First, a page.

Australia’s government closed the county’s borders in March 2020 to protect its citizens from the spread of COVID-19. While the country has been gradually easing its travel restrictions, Australia is now poised to remove a significant requirement.
Australia, which fully reopened to international visitors last month, currently requires international travelers be fully vaccinated for COVID-19 and show proof of a negative COVID-19 PCR test taken within 3 days of their flight. Or, international travelers can show proof of a negative rapid antigen test taken under medical supervision within 24 hours of their flight.
That’s about to change. After April 17, Australia will lift its pre-arrival test requirements for international travelers. Australia will lift its restriction against cruise ships entering its territorial waters on that date as well, according to Greg Hunt, Australia’s minister for Health and Aged Care.
“Shutting the international borders early was a tough but decisive action, which enabled Australia to manage the pandemic and minimize the loss of life,” Hunt said in a statement.
“The past 2 years have been challenging, but we have shown the best of Australia — people caring for each other, working from home, home schooling, and importantly being vaccinated,” Hunt continued. “We thank Australians for their resilience, their cooperation, and their understanding in following the medical advice which has kept us safe.”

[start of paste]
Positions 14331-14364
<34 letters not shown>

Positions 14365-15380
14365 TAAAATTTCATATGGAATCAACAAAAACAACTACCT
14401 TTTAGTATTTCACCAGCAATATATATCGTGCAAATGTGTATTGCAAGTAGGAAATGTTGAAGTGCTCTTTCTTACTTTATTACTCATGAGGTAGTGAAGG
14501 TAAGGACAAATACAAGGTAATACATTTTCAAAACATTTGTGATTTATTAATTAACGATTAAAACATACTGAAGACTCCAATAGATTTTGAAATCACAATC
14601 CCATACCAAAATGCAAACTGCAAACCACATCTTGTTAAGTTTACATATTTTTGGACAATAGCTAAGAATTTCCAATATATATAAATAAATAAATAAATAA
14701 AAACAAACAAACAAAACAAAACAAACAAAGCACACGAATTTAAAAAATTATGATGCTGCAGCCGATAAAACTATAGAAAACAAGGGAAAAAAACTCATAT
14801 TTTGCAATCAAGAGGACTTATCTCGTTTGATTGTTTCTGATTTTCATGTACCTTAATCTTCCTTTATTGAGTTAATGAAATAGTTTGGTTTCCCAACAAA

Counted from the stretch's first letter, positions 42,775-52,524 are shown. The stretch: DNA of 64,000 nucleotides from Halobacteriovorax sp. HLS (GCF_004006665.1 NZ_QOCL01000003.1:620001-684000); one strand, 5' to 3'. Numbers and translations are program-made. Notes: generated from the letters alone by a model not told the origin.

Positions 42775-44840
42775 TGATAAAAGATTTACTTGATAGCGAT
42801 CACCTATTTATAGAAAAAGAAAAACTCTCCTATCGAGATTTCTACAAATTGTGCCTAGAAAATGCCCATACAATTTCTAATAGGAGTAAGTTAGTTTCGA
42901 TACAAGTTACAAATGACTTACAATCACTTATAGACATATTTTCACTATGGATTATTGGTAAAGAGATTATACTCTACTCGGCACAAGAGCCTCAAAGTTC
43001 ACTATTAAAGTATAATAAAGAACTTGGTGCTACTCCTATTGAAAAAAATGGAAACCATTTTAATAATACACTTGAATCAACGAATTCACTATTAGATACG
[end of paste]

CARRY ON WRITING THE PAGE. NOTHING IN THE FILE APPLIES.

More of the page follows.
As you may expect, however, international travelers on their way to Australia must still provide proof that they are fully vaccinated for COVID-19. They also will be required to wear a mask while on international flights.
Getting To This Point
The change in travel restrictions is happening because Australia won’t renew its Biosecurity Emergency Determination relating to COVID-19 when it lapses on April 17. That step is possible due to the country’s climbing COVID-19 vaccination and booster rates.
Indeed, more than 95 percent of Australia’s population over the age of 16 is fully vaccinated for COVID-19, according to the Australian Department of Health. Secondly, just over 51 percent of the country’s eligible population has received a COVID-19 booster as well.
It must be pointed out, however, that the Department of Health reports that 59,626 new cases of COVID-19 were reported in the last 24 hours. The flip side of the coin is that that number is down dramatically from the record-high 1-day tally of 175,271 new cases that were reported on January 12, according to Johns Hopkins University of Medicine.
Traveling To Australia Before April 17
Australia currently requires all visitors to be fully vaccinated for COVID-19 to enter. They also must provide proof of a negative COVID-19 PCR test taken within 3 days of their flight or proof of a negative rapid antigen test taken under medical supervision within 24 hours of their flight.
If you plan to travel to Australia, you’ll need to keep in mind that state and territorial governments have the right to set their own entry rules, which means testing and quarantine requirements may differ by state and territory. You can check to see if you’ll be subject to quarantine upon arrival by state or territory here.
You can find all the current rules for traveling to Australia here.
Know Before You Go
The good news is that Australia’s COVID-19 vaccination rate has been climbing while case counts are falling.
That said, Australia is still on the Centers for Disease Control and Prevention’s Level 4 list of countries with very high levels of COVID-19. The CDC bluntly warns “Avoid travel to Australia.”
While you’re thinking about a trip to Australia, be sure to read: